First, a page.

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The book report for February 2023

The book report for February 2023
Photo by Micky White

Or, seriously, Tao Te Ching twice?

Lingering covid-19 symptoms, plus a new cold and possibly bronchitis, provided Dr Essai with a ready excuse for neglecting the writing in favor of reading this month. Utter balderdash as excuses go but work with him here. All five titles completed this month could be read as explorations of how to live. Or not. Hard to say how much covid has affected one’s brain chemistry, which was dodgy to begin with.

The doctor spent the latter half of the month engrossed in a pair of tomes-with-many-pages, books he won’t complete until next month, one a classic American novel long untouched on the shelf, the other a biography of a poet and musician whose mind fascinates more than his music. Or so it seems to your faithful correspondent.

The February list:

  • The Creative Act: A Way of Being, Rick Rubin. Seems superficial in its first few pages, like so many books about creativity and the creative life. But stick with it, for Rubin’s plainspeak prose contains insights.
  • Just Kids, Patti Smith. A re-read. On first reading a few years ago, Dr Essai found the book disappointing. He wondered at all the fuss that attended its publication. Then, after admiring M Train and Year of the Monkey, he gave Just Kids another go, and was much taken with it. These things happen. The later section about her becoming a rock star feels cursory, which seems odd—does she discount it for some reason?—but overall a fine book.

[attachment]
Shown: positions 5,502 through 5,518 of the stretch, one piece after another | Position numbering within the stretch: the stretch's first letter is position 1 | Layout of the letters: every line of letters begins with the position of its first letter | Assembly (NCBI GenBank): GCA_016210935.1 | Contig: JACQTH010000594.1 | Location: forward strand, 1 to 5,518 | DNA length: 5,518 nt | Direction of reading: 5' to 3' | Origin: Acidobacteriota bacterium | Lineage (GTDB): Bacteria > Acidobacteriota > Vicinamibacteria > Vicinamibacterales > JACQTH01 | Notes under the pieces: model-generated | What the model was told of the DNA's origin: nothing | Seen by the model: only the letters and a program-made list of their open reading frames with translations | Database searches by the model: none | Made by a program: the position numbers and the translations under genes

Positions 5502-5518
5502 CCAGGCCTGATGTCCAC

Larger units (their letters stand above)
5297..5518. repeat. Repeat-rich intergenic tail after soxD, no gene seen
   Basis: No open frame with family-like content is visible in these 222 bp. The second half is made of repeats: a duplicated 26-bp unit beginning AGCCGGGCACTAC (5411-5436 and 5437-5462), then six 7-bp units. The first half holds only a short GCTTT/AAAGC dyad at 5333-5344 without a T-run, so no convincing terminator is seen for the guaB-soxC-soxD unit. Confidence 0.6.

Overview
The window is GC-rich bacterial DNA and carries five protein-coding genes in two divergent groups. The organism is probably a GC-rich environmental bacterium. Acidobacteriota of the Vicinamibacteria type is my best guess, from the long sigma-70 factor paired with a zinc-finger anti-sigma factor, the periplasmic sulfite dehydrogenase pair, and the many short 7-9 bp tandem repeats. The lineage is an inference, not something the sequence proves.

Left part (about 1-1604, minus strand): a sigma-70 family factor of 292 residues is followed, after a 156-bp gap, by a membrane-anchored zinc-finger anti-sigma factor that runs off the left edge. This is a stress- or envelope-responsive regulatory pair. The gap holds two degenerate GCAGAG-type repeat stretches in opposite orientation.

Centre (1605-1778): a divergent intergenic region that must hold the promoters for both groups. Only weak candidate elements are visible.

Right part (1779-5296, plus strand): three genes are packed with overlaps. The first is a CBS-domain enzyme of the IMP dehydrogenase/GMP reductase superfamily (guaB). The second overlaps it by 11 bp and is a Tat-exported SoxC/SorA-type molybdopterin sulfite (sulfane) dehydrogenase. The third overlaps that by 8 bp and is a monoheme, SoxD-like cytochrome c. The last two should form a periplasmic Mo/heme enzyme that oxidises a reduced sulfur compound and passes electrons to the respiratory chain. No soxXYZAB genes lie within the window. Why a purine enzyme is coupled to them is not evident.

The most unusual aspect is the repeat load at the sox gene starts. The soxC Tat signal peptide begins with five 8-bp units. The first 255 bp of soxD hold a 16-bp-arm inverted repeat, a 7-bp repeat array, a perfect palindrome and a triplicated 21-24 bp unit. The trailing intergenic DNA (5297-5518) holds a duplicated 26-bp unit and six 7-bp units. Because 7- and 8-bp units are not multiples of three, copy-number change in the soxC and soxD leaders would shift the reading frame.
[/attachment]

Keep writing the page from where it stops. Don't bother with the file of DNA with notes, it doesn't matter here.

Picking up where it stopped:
• Natural History, Andrea Barrett. Barrett is a superb writer. These are quiet, thoughtful linked stories, mostly free of drama, but deeply affecting. Whole on its own, but features characters from other of Barrett’s books if you’re a real fan.
  • Tao Te Ching, Lao Tsu (Gia-Fu Feng, Jane English trans.). Regarded by Ursula K. Le Guin as the best extant translation.
  • Tao Te Ching, Lao Tsu (Ursula K. Le Guin trans.).  Not a translation, but a careful interpretation with intent to preserve the poetry. Read in sync with the Feng-English translation, it illuminates the second. The Taoist way and the creative path seem closely twined to Dr E, though see the covid caveat mentioned above.

What have you been reading? The comments section is open. There are cats, books, and bourbon, so c’mon in.

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